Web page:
Prevalence and Clinicomycological studies of Otomycosis: A review
Otomycosis is a chronic ear disease of external auditory canal and it is more prevalent in warm, humid and dusty environment, although it is now found throughout the world. The most commonly found causative agents as of fungal species are Aspergillus and Candida along with preponderance of various fungal and bacterial species has also been reported. The aim of this review is to focus on the prevalence of causal agents of otomycosis in the global context and its clinical management. A total of 63 research articles have been reviewed, which deals prevalence of otomycosis. Its clinicomycological studies both separately and altogether with folk medicine in relation to treatment of otomycosis were also reviewed. Findings of various reports revealed that the Aspergillus and Candida species are the main causal agents of otomycosis. But many reports indicate that a few of other fungal species along with bacteria particularly Staplylococcus aureus and Pseudomonas aeruginosa are also responsible for accelerating this disease in human all over the world. In many reports, improper self-cleaning of ear has been found as major predisposing factor of otomycosis. This review suggests that health education, improvement of socioeconomic status and health caring facilities should be increased for reducing prevalence of otomycosis. However, more research needs to be carried out because of its severe parallel effects to the human health.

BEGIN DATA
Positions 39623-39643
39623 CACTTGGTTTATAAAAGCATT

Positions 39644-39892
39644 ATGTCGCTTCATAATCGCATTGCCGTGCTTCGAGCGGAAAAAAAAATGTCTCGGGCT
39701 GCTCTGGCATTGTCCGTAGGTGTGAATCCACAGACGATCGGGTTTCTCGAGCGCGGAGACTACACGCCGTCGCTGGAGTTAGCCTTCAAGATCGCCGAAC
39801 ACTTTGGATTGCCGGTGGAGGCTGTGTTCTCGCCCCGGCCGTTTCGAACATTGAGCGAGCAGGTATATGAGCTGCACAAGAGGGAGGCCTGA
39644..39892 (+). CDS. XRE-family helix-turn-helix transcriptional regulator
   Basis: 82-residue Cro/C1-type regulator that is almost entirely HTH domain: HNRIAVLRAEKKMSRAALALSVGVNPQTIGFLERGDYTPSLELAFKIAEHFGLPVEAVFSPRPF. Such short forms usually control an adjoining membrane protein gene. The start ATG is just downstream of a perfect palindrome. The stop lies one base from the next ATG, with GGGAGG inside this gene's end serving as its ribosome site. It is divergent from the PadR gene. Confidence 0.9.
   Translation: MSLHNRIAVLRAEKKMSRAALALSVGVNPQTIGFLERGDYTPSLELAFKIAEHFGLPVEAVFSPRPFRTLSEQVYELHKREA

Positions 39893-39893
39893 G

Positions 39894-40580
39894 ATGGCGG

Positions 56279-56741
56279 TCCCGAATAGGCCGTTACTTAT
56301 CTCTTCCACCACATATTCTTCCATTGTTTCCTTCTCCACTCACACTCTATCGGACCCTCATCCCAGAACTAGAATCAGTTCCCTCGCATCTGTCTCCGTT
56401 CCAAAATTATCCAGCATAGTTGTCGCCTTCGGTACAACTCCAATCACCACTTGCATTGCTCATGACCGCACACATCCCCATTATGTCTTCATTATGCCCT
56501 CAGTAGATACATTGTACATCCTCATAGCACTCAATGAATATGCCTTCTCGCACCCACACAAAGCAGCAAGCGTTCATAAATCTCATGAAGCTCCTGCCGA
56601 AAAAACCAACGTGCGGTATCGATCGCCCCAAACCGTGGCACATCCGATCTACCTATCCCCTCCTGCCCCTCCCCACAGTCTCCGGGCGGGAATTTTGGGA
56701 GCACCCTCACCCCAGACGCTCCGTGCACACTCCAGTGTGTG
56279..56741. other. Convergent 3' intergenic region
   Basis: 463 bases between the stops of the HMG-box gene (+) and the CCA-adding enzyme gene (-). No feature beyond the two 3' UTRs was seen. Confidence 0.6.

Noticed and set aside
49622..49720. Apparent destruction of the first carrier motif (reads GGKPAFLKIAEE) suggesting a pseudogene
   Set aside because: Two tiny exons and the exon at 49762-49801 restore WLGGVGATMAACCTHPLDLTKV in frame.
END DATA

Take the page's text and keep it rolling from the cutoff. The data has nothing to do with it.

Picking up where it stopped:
J. bio-sci. 28: 121-135, 2020